Journalist pay questioned in Russian dossier court cases
The role of reporters is taking on added importance in federal court battles over the infamous Russia dossier that leveled unverified charges of collusion against the Donald Trump campaign.
In U.S. District Court for the District of Columbia, Fusion GPS, the dossier?s financier via the Democratic Party and the Hillary Clinton campaign money, is fighting a House committee chairman?s bid to find out if the opposition research firm paid journalists.
In U.S. District Court in Florida, a self-described dossier victim wants a judge to order the news website BuzzFeed, which published the dossier in full, to disclose who gave it to them.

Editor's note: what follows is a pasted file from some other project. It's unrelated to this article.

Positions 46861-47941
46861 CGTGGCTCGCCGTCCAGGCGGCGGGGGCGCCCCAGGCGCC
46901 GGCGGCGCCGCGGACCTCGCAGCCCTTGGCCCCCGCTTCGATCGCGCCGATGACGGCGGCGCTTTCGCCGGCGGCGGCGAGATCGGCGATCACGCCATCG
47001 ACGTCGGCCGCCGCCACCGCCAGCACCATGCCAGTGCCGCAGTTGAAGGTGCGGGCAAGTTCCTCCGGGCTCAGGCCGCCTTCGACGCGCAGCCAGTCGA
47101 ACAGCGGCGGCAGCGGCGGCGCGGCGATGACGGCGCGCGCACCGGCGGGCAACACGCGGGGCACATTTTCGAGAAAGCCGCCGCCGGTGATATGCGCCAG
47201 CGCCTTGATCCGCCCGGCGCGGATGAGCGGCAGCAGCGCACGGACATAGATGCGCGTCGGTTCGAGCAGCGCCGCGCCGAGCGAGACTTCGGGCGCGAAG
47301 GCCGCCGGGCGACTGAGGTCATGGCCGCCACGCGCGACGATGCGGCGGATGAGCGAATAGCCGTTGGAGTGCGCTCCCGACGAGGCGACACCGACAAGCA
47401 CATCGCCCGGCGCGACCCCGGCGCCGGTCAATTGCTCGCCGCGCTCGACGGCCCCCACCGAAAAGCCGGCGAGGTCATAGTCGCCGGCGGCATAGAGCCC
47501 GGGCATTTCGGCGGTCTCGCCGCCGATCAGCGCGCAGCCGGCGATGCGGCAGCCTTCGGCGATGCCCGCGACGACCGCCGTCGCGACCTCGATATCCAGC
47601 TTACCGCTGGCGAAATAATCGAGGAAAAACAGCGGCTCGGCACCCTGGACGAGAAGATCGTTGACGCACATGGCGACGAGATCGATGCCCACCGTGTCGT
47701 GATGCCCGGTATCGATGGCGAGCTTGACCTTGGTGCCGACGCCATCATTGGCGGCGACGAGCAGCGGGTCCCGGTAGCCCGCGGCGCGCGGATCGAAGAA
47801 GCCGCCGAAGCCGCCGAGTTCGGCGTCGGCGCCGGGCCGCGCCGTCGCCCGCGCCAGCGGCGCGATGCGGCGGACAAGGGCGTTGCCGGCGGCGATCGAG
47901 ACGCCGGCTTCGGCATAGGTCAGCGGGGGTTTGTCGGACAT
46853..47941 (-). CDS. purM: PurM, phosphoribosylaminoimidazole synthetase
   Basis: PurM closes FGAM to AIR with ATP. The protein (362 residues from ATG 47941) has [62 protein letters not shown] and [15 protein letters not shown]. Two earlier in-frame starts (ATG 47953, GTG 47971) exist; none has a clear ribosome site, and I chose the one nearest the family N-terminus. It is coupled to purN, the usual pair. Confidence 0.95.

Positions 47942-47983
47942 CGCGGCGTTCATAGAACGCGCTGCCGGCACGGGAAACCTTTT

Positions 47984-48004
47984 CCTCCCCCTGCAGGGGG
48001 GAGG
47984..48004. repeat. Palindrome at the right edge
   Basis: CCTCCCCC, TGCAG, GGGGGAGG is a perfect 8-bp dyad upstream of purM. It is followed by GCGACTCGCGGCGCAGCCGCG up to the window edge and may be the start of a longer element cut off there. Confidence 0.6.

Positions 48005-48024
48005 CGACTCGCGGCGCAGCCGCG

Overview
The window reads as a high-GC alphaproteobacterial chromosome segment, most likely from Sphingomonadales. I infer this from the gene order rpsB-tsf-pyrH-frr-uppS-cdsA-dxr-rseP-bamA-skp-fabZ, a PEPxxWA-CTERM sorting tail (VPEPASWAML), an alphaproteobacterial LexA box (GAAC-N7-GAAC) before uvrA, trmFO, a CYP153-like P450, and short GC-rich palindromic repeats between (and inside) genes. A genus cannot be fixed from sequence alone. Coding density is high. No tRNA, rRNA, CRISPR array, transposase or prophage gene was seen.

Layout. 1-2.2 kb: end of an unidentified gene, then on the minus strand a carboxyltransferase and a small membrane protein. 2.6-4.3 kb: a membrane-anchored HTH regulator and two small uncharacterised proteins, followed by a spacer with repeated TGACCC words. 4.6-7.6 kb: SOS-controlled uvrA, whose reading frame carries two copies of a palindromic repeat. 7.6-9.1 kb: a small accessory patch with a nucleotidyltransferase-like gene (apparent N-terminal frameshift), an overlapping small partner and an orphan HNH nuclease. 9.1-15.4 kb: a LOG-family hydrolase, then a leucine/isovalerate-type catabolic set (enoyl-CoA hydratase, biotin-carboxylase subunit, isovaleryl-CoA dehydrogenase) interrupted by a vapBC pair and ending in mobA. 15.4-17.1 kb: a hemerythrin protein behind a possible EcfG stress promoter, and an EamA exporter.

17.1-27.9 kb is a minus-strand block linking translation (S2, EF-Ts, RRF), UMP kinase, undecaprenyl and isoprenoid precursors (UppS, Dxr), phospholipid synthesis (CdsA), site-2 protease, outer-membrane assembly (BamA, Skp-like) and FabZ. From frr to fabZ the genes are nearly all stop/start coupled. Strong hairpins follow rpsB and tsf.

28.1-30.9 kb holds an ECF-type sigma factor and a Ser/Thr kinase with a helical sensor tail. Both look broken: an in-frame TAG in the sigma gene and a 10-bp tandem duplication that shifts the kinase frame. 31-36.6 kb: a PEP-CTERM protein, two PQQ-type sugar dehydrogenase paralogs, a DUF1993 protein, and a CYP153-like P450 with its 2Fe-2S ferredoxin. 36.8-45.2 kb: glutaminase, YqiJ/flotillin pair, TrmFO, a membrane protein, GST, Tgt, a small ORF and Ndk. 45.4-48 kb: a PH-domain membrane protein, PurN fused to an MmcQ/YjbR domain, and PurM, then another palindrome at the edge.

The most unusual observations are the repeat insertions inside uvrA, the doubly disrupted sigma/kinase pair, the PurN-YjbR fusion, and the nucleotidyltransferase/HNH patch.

The cases underscore how a Moscow-sourced memorandum created as opposition research against Donald Trump in the presidential campaign last year often dictates the debate about politics and reporters? rights in Washington.
Rep. Devin Nunes, California Republican and chairman of the House Permanent Select Committee on Intelligence, signed a subpoena to force a bank to turn over Fusion?s financial records. He wants to know who paid for the dossier, which was written in a series of 18 memos by former British spy Christopher Steele. He relied almost exclusively on unidentified Kremlin sources.
Fusion went to federal court to block the move, but the law firm Perkins Coie LLP, whose partner Marc E. Elias is the Clinton?s campaign?s general counsel, intervened. It filed a letter acknowledging it had paid Fusion for the dossier on behalf of Democrats. Fusion and Mr. Nunes then worked out an agreement on access to some of the firm?s financial records.
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